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FROM THIS EPISODE

This is James Taylor with Theatre Talk.

One year ago, at the 2006 Tony Awards ceremony, Southern California Theaters received a fair bit of attention, as the two new musicals that won awards that night were seen first here on the West Coast. Jersey Boys, which won Best Musical, premiered at the La Jolla Playhouse; and The Drowsy Chaperone did some tuning up at the Ahmanson Theatre before heading to Broadway, where it won awards for Best Score and Best Book.

This year however, only one new, LA-based musical went on to Broadway: the singing murder mystery, Curtains. And sadly, on Sunday at the 2007 Tony Awards, it didn't win any of the big awards, which suggests that unlike Jersey Boys (now playing at the Ahmanson) and Chaperone (returning there next summer), Curtains probably won't be making an encore visit to the southland.

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For those who missed Curtains, or who loved it and wish to experience it again, the original cast album was released last week by Broadway Angel records. Curtains is the final musical collaboration of John Kander and the late Fred Ebb, the songwriting team responsible for Cabaret and Chicago. On stage at the Ahmanson, their show felt long, with genuine musical highlights few and far between.

Listening to the disc, though, the silly plot doesn't slow things down. The tracks move by quickly, and it turns out Kander and Ebb's show tunes need no dramatic context to work their old-fashioned charms. The disc also preserves the winning performance of David Hyde Pierce. Pierce has what is politely known as a "Rex Harrison" voice, but he gives the song "Coffee Shop Nights" some emotional depth--and his deadpan, "aw shucks" stage presence comes across through his voice alone.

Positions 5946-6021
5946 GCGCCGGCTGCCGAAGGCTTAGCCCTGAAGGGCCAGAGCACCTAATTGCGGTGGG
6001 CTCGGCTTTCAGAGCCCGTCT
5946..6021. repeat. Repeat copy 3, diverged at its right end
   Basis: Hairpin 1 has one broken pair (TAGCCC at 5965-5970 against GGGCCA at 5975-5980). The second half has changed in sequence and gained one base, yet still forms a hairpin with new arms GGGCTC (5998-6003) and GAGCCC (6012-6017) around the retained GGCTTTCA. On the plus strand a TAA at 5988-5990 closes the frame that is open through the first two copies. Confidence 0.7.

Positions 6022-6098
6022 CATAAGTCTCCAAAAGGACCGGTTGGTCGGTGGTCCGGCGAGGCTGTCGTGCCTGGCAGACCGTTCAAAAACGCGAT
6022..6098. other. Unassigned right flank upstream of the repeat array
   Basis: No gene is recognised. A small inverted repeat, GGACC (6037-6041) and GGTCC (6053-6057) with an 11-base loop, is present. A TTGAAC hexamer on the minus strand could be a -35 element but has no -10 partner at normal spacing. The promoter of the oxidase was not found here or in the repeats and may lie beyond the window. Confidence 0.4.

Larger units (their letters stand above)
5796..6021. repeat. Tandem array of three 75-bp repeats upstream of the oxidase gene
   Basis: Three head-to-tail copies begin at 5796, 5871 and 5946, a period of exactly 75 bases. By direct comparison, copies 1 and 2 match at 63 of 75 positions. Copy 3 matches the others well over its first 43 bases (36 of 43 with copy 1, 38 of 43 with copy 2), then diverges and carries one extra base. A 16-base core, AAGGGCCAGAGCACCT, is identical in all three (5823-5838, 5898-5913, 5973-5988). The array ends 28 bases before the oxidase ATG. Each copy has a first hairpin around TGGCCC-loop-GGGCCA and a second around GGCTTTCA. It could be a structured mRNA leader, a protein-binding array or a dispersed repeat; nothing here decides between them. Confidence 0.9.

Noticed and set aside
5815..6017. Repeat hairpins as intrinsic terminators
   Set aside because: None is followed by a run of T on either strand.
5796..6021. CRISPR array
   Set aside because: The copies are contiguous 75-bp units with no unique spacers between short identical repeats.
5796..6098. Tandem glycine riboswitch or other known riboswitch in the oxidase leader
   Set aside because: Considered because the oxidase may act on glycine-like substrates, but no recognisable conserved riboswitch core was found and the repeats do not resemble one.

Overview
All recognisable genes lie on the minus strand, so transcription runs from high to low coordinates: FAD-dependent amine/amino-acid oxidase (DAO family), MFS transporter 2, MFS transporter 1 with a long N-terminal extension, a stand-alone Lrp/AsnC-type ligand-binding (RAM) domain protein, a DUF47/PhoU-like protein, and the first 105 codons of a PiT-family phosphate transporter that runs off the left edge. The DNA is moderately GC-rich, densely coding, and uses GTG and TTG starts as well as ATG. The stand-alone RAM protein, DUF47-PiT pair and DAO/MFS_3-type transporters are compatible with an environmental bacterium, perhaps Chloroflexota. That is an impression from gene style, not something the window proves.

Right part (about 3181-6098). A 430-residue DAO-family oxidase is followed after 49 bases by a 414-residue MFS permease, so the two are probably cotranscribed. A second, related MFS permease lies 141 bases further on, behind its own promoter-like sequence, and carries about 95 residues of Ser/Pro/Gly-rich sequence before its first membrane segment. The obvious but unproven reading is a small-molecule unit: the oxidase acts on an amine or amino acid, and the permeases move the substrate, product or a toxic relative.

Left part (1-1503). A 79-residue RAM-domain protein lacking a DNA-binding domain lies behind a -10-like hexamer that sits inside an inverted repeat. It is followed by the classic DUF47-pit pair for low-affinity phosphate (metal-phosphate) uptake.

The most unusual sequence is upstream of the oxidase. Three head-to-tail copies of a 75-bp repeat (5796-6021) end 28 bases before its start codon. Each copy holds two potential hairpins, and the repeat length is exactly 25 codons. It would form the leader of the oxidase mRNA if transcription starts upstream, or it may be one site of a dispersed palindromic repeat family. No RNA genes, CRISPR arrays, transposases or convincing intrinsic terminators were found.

The song that the CD best highlights, "I Miss the Music," is one that was lost amidst the onstage clutter. On disc though, this number—about a songwriting partnership that is no more—can be better appreciated as a tribute from Kander to his departed collaborator. Curtains is not a great musical, but this recording adds (albeit modestly) to the enduring legacy of Kander and Ebb's old-school Broadway melodies.

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The musical that did win all the big awards at this year's Tonys was Spring Awakening, a rock musical with songs by an indie rocker frequently heard on KCRW, Duncan Sheik. Spring Awakening will certainly be headed to major LA theater soon, but in the meantime, the cast album (released by Decca Broadway) is a worth a listen--in fact, perhaps even worth more than the price of a ticket.

Spring Awakening was the toast of the Tony's because everyone thinks it represents musicals finally finding a younger audience. It's an exciting show, with an energetic, youthful cast--but its mix of indie-pop music and German symbolist drama doesn't quite work.

Listening to the Spring Awakening cast album proves a much clearer experience, as the jarring dissonance between the songs and Franz Wedekind's 19th century play is gone. Sheik's music plays like a concept album about frustrated youth. The naïve rants and ballads play better on CD since they don't strain connect to a more sophisticated theatrical source.

Spring Awakening is not the artistic triumph everyone is making it out to be, but its victory at the Tony's is a big step for the American musical. The trend on Broadway has been to recycle old songs in so-called "jukebox musicals." Last year, Best Musical was awarded to a show featuring songs from 40 years ago; here's to Broadway acknowledging music in the style of today.

The cast albums of Spring Awakening and Curtains are available at iTunes and CD stores everywhere.

This is James Taylor with Theatre Talk for KCRW.

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